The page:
With Knesset in wartime recess, attendance becomes a political weapon

Despite mutual recriminations over attendance, MK Evgeny Sova says ‘in practice there isn’t that much of a recess,’ noting daily committee meetings over legislative break

Sam Sokol is the Times of Israel's political correspondent. He was previously a reporter for the Jerusalem Post, Jewish Telegraphic Agency and Haaretz. He is the author of "Putin’s Hybrid War and the Jews"

The empty plenum hall of the Knesset in 2011 (photo credit: Miriam Alster/Flash90)
The empty plenum hall of the Knesset in 2011 (photo credit: Miriam Alster/Flash90)

Amid mass protests and fierce political opposition, the Knesset went on recess on Sunday, ostensibly giving lawmakers six weeks of time off in the middle of both a two-front shooting war and a burgeoning coalition crisis.

But while the legislature is technically no longer in session, many committees are still holding hearings. Now the identity of those present or absent from the building has become a tool for point-scoring between members of the coalition and opposition.

Speaking at the end of the winter session last Thursday, several lawmakers critical of the decision to halt legislative activity amid the war told The Times of Israel that they intended to remain present over the break.

“We’re not going on vacation,” declared MK Pnina Tamano-Shata, chair of the Committee on the Status of Women and Gender Equality. “I already have hearings next week.”

While Yisrael Beytenu MK Evgeny Sova said it was unfortunate that the parliament’s House Committee voted to approve the break, “in practice, there isn’t that much of a recess because next week we have at least three days or parliamentary work in the Knesset.”

The main issue with the recess is that there are no plenum deliberations or votes, and thus no passing of legislation, but otherwise “I’m coming in as normal and continuing to work,” Sova pledged.

Plenum discussions and voting can still be held during the recess on urgent matters in specially called sessions.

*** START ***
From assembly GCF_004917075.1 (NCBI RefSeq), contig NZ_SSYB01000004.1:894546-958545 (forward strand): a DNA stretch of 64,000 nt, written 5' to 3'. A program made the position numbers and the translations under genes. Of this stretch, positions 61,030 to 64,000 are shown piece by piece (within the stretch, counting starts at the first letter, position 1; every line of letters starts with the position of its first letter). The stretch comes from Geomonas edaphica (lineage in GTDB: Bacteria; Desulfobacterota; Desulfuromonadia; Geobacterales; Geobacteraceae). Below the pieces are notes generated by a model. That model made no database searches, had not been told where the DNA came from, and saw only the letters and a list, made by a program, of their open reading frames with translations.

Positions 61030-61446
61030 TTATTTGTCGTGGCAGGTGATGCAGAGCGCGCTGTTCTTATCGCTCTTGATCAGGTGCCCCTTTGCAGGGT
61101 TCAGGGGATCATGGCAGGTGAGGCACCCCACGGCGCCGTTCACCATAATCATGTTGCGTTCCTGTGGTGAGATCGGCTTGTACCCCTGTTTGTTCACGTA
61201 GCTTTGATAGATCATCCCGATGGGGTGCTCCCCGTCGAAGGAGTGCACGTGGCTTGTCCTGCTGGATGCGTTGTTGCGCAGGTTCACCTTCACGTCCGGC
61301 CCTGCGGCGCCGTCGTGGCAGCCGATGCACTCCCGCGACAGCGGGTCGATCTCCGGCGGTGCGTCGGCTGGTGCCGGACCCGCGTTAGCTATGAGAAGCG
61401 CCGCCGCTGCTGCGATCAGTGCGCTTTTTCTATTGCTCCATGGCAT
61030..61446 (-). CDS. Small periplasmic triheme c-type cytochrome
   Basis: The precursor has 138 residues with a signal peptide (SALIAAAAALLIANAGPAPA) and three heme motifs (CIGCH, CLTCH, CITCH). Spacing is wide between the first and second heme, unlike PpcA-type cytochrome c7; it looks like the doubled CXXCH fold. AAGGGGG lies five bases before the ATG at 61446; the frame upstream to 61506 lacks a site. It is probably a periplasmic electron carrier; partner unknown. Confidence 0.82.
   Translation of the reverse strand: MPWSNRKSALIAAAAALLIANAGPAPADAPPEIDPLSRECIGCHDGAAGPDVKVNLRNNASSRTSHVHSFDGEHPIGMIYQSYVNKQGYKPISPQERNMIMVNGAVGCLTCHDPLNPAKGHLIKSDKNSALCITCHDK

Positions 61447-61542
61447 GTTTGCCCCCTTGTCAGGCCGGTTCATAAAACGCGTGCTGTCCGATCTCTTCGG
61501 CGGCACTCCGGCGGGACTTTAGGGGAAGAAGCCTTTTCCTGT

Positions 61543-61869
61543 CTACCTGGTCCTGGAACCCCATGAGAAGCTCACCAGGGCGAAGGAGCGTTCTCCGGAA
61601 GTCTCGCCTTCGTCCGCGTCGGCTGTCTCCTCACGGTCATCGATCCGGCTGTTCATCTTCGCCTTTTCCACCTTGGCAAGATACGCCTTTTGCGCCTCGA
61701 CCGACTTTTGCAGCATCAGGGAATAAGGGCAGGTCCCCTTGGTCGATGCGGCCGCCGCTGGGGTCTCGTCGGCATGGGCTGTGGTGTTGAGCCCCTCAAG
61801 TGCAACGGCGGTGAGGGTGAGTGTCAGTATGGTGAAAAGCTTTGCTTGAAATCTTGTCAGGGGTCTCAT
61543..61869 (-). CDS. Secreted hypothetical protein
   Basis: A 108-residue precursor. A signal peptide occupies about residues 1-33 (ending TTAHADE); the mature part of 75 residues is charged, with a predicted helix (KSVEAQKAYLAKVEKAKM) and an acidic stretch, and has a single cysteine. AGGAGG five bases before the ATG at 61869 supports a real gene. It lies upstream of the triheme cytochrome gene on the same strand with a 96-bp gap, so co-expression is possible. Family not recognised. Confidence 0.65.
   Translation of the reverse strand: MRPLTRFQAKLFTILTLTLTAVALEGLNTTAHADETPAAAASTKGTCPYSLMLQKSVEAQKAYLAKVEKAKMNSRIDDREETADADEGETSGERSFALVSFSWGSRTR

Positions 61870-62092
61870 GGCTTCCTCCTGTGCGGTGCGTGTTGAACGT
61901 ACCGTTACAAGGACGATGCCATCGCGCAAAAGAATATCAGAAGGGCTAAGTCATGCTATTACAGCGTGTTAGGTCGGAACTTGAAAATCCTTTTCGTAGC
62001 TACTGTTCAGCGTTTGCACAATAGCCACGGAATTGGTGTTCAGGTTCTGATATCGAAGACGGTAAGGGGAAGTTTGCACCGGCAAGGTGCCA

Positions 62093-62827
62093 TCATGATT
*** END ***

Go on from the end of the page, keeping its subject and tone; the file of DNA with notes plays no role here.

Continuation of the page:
Yisrael Beytenu member Evgeny Sova at a party event in the southern coastal city of Ashkelon on February 19, 2019. (Hadas Parush/Flash90)

Arguing that it was “neither reasonable nor logical” for lawmakers to take time off while 134 Israelis are held hostage in Gaza and Hezbollah rockets fall on the north, hawkish opposition politician Avigdor Liberman’s Yisrael Beytenu party lobbied hard to allow the lawmakers to continue their normal legislative and oversight activities during the recess, which runs from April 7 to May 19.

Many members of the public agreed, with tens of thousands gathering in front of the Knesset last week to demand that as long as Israel’s hostages and soldiers do not receive a recess, neither should lawmakers.

Asked how it plans on operating during the recess, a Yisrael Beytenu spokesman stated that his party had not given up on holding plenum sessions, stating that it was currently gathering MKs’ signatures in order to force “an urgent discussion in the Knesset plenum on the issue of Israel’s security policy in the face of Iranian threats.”

Such rhetoric has drawn scorn from some members of the coalition, with MK Simcha Rothman, head of the Constitution, Law and Justice Committee, dismissing talk of working through the break as disingenuous.

“There are those who put up signs that they don’t have a break, and there are those who really don’t have a break,” Rothman tweeted, arguing that members of his hard-right Religious Zionism party were among the “most active” in the Knesset.

Rothman was referencing a series of tweets by Yesh Atid MKs in which they posted photos of signs on their office doors declaring that they would work through the break.

“During a war, when fighters have no rest, we will also be here,” wrote MK Ron Katz in a tweet typical of the party’s messaging.

Also critical of Yesh Atid’s stance was Likud MK Keti Shitrit — one of the lowest-ranking MKs in terms of attendance — who shot a video of herself knocking on Yesh Atid lawmakers’ doors, presumably to show that they were not present.

According to the resolution passed by the Knesset House Committee last month, Knesset committees will be allowed to meet four times each during the recess, while the Foreign Affairs and Defense Committee will have no limitations placed on its activities.

Over the past four days, lawmakers have attended multiple hearings held by several different committees, including a preliminary discussion to prepare for the first reading of a bill to ban the UN agency UNRWA from operating on Israeli territory.

Yesh Atid, whose chairman Yair Lapid left on a trip to Washington over the weekend, bragged about its MKs’ attendance in an English-language Twitter thread on Thursday.

“Knesset Recess? Maybe for the coalition. But not for Yesh Atid,” it stated, noting that several of its lawmakers had attended sessions of the Knesset Committee on the Status of Women and the Foreign Affairs and Defense Committee as well as engaging in other work-related activities.

However, regardless of political orientation, Knesset attendance has plummeted since the beginning of the recess, with only 21 lawmakers physically present in the building on Wednesday afternoon — seven of them from the opposition and 14 from the coalition — giving each side ammunition to attack the other.

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